4. Don’t pay for things you could get for free

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You might be paying for plenty of things that you don’t have to, like, at all. Carefully consider where your money is going, and think of alternatives and ways to get those same products/services at no cost (legally, that is). For example, if you’re paying for a pricey gym membership, take your workouts outside or stream some free video workouts at home. If you find that you buy books a lot, check out your local library instead. Even if the sacrifices and cutbacks are temporary, eliminating these additional expenses can help you get the money you need, and faster.

 

Are you receiving long-term payments from an annuity or structured settlement, but need to receive your money sooner? J.G. Wentworth may be able to help. At J.G. Wentworth, we can potentially purchase some or all of your future payments and provide you with a lump sum of cash. Contact J.G. Wentworth today to learn more about selling future payments for a lump sum payment.

Spring semester savings: 7 ways for college students to keep costs down

With spring semester beginning around the country, we thought now would be the perfect time to look at some great money-savings tips for college students. Here are seven ways college students can keep their costs down and stretch their hard-earned dollars the farthest.

Keep textbook costs as low as possible

Think you have to buy the newest addition of every textbook your college professor requires for the course? – Think again. Alternatives to purchasing new textbooks include borrowing them from the school library, renting them, sharing the cost of the textbook with students in the same class, finding an earlier edition of the same textbook, and seeking out graduates of the course for their old textbooks.

Use that first credit card wisely

Many college students obtain their first credit card upon enrollment in school. Use it wisely by never buying more than you can afford, paying bills off on time each and every month, educating yourself on the merits of a good credit score, and avoiding late charges and excessive debts at so early an age.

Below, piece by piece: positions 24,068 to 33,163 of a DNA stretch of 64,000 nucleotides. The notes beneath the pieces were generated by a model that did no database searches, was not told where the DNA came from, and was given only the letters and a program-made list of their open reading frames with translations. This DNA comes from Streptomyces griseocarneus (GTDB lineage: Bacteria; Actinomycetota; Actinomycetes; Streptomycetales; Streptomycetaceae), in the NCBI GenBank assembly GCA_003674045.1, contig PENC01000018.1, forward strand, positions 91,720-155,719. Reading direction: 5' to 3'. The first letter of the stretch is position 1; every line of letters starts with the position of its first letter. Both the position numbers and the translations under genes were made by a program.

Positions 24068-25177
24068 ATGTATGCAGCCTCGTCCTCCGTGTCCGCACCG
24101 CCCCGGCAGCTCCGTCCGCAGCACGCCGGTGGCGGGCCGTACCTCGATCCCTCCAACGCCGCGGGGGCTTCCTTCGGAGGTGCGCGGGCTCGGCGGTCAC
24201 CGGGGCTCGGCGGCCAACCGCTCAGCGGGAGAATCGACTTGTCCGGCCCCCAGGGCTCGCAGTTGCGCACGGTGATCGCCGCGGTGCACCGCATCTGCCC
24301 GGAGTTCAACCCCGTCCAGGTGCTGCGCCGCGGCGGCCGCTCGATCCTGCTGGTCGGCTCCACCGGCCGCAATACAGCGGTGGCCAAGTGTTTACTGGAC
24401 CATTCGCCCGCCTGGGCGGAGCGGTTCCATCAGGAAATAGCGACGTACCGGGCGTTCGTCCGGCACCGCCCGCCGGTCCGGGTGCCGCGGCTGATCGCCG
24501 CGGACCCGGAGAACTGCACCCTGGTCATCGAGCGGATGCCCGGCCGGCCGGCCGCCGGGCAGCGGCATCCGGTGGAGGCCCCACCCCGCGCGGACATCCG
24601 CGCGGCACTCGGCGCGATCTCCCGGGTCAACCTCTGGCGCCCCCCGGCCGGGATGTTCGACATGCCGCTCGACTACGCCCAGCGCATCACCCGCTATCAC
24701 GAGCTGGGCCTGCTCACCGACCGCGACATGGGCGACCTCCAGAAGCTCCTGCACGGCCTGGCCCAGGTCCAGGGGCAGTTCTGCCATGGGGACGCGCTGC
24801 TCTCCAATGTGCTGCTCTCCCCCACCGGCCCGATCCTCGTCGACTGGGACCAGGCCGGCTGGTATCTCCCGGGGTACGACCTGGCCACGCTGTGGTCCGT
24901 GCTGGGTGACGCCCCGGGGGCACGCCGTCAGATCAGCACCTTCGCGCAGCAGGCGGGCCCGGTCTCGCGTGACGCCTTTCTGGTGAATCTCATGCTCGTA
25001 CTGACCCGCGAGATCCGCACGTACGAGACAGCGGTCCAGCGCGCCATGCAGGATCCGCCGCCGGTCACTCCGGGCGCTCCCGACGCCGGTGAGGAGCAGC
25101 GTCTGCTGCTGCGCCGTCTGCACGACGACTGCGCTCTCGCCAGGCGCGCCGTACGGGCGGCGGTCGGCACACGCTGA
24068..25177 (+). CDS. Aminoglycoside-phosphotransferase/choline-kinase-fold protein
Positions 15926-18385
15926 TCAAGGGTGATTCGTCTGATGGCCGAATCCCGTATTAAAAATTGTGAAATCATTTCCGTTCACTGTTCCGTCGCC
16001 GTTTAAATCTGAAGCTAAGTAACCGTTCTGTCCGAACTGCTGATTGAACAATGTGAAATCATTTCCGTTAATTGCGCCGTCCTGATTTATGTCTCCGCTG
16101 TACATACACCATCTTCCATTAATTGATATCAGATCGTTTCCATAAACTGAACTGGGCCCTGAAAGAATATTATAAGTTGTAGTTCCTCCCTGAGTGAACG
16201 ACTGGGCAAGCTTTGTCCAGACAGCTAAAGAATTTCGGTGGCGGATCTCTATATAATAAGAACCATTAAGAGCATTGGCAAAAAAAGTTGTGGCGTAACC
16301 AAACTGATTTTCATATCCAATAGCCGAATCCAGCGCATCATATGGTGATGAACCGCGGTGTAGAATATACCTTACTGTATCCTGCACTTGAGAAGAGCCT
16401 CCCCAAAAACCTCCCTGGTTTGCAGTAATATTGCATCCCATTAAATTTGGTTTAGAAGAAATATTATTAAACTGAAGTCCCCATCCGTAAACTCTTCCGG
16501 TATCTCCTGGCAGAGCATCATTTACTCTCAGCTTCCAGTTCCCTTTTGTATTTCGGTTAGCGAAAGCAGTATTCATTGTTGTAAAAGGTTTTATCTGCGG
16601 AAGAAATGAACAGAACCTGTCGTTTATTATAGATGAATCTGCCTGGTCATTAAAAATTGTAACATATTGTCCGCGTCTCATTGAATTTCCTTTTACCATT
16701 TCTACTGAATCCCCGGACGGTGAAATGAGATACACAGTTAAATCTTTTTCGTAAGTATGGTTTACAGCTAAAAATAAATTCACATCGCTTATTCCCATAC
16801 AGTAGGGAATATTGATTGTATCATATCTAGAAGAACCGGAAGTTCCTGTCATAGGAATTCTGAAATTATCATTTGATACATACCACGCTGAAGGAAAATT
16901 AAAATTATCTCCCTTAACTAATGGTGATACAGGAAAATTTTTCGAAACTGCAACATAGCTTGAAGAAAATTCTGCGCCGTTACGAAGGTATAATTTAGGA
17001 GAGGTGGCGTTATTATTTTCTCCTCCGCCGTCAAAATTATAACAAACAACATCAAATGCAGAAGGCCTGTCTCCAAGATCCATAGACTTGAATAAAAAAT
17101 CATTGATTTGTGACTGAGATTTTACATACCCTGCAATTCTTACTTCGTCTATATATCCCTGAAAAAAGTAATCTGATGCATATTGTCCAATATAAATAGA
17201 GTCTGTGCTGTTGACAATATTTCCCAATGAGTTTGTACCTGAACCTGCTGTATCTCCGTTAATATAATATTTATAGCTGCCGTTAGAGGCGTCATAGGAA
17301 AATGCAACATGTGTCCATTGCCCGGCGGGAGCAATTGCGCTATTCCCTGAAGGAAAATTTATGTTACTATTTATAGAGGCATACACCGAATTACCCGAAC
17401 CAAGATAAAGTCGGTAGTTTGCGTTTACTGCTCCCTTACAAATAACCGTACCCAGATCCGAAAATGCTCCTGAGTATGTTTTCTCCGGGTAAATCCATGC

Investigate all discounted student activities

Most colleges have a wide range of activities available for students at discounted prices. These can include movie nights, social events, lectures, museums, concerts, and many other activities your student ID card will allow you to access at a reasonable cost.

Keep food costs down

There are many ways to keep food costs down while a student. These can include finding the right on-campus eating plan that doesn’t require you to purchase three meals a day, sharing cooking costs with friends and roommates, and learning how to grocery shop wisely by using coupons and going to bulk stores like Sam’s Club and Costco.

Apply for scholarships

Most students make the mistake of thinking that scholarship opportunities only exist for those at the start of their college careers. But many school divisions and departments offer work and need-based scholarships for students already enrolled.

Get an on-campus job that will give you both extra cash and additional school-related benefits

Examples of great student jobs that provide such benefits include becoming a Resident Advisor at a college dormitory, working at on-campus eateries that provide meals for their employees, and signing up for surveys and experiments offered by various departments that pay students for their participation.

Get good grades

Last but certainly not least is what we consider to be our most important recommendation when it comes to long-term financial success: earning good grades. Good grades on a transcript show such attributes as determination, resiliency, and the ability to perform hard work to all prospective employers and professional schools that may be in your future; in the long-term, they will probably give you more financial benefits than any of the other important tips we’ve suggested.

We hope these seven tips will help you get a jumpstart on a successful spring semester, and allow you to keep working hard academically without getting buried in debt. And if you continue to have financial problems related to the costs of a higher education, or have other financial hardships that may lead you to want to get cash now out of your structured settlement or annuity, please contact J.G. Wentworth today at 877-227-4713.